The number one thing we hear at initial consultations and first-time assessments, as physiotherapists, is how long the patient has had the pain or been trying to manage the pain. It often sounds like an apology for calling – as if they are weak for not being able to handle the pain without a physiotherapist. Often times we recognise that a body, injury or trauma is in bad shape for being ignored so long! It seems that most people do not know when to call a physiotherapist for some professional help and advice. Here are five signs you need physiotherapy.
A Nagging Pain (That Isn’t Getting Better)
Everybody suffers bodily pain at one point or another, but you should always consider cause and effect. If you slept funny and suffered neck pain, it should disappear within a few days of keeping it warm and taking anti-inflammatory tablets. If you had a particularly hard day at the gym, you will feel sore afterwards. But if your pain is persistent and not getting any better, that is a sure sign that you need to see a physiotherapist.
A Change in Movement or Mobility
Likewise, mobility and movement are reasonably constant for a person. Sure, with age they change, but not overnight. If you realise that you cannot move as normal or that pain begins past a certain point of movement, it suggests that there is something more complicated going on, such as a trauma or injury and you need physiotherapy.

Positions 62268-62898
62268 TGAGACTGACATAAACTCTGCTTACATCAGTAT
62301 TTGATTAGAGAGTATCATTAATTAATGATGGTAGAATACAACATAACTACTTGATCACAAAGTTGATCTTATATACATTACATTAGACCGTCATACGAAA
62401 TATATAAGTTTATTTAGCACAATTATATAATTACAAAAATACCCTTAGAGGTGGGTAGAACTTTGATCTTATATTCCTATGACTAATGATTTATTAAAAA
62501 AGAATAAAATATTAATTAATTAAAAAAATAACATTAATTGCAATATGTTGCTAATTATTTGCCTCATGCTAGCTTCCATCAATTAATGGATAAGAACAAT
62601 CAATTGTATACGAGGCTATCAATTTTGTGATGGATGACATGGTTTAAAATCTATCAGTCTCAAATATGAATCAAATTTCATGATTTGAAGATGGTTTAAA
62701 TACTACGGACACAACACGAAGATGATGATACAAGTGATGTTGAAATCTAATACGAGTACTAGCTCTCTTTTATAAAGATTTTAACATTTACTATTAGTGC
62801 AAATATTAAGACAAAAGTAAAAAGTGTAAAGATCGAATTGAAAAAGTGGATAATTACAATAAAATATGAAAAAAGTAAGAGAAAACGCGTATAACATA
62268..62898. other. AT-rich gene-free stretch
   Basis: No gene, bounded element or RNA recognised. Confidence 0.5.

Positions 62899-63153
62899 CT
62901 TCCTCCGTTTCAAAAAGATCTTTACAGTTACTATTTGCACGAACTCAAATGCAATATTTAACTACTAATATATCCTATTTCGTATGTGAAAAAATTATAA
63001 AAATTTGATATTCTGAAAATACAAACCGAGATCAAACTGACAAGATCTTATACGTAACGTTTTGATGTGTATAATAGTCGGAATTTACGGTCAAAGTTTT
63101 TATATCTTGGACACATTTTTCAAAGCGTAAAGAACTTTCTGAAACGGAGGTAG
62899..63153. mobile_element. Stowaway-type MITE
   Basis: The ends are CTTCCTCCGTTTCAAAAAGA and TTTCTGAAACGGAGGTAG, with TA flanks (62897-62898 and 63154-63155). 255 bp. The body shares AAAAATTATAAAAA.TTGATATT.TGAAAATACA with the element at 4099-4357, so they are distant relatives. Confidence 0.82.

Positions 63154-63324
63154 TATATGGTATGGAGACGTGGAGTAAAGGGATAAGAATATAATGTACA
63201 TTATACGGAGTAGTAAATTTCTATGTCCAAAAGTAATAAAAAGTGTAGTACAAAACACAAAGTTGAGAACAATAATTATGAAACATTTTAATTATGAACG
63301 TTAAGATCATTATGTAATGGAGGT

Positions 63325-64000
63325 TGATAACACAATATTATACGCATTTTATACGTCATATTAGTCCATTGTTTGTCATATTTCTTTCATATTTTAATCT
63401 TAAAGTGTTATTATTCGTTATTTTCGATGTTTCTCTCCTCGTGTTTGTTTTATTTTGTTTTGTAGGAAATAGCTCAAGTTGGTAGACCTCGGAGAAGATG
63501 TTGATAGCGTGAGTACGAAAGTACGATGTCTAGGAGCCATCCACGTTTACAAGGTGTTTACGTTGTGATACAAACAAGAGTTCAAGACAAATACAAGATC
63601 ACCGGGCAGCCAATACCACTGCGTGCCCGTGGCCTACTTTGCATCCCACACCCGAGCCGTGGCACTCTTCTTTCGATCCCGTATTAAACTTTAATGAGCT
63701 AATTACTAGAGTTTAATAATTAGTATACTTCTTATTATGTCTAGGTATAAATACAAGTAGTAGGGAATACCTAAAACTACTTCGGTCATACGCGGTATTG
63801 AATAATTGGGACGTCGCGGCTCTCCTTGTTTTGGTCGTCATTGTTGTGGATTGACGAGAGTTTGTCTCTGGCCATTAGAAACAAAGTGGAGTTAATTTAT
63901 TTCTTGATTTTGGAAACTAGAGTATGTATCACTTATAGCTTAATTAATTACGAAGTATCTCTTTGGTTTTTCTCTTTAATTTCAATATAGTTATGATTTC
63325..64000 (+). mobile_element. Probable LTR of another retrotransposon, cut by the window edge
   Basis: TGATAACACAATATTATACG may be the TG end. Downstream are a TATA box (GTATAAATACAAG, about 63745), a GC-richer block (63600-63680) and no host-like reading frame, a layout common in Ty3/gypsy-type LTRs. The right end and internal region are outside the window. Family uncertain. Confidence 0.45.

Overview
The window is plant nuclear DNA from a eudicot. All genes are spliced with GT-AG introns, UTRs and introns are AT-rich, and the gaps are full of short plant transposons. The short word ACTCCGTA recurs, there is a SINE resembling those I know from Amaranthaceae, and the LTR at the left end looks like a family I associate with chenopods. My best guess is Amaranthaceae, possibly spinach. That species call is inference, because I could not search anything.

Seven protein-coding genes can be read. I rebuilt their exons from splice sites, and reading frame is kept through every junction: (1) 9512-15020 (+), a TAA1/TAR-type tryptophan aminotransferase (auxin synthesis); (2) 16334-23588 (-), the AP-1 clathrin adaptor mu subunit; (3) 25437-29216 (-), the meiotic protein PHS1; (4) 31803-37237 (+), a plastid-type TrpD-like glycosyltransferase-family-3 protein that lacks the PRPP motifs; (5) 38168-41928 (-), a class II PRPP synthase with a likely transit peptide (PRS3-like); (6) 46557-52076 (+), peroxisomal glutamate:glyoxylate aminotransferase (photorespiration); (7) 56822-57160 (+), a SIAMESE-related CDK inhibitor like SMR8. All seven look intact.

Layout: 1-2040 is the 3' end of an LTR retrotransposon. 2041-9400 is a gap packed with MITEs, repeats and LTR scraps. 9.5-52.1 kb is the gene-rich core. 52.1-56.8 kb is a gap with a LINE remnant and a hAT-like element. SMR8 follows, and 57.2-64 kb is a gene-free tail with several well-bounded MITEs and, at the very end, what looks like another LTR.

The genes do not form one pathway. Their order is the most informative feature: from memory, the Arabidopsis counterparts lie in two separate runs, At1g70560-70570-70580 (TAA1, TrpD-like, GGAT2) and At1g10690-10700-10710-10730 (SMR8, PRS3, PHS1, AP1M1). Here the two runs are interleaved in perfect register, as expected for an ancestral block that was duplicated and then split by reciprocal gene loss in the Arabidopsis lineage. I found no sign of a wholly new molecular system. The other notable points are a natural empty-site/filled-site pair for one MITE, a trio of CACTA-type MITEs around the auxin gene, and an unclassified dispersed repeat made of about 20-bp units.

Knowing a Certain Movement Will Cause Pain
It seems common sense, if moving a certain way causes pain, to avoid moving that way. This is something we hear a lot from our patients, ‘it only hurts if I move it that way’. As we said above, changes in movement and mobility signal a problem, and avoiding physiotherapy by adapting to the pain and changing your movements can actually create longer-term problems such as tension and knotted muscles or placing weight and pressure on ligaments which are not meant for it
Loss of Balance
Loss of balance is a huge problem, not just because it can be incredibly disconcerting, but because it can cause further accidents and painful problems. If you notice a loss of balance that is not related to potential ear issues such as infections, you need the assessment of a physiotherapist who can identify the problem and create a plan to fix it.
Changes in Habits Such as Urinary Incontinence
Urinary incontinence affects more people than you might think and has been a common symptom that alerts people to changes or potential problems within their body. Whether it’s stress incontinence, urge incontinence or the aftermath of pregnancy, physiotherapy plays an active role in treating it.
Don’t be afraid to reach out, ask for help and put an end to your suffering! Pain is not something to put up with but something to take note of, so you can take better care of your body and health. Let our physiotherapists make it even easier by bringing all equipment and knowledge to your door! Find out more at physiocomestoyou.co.uk.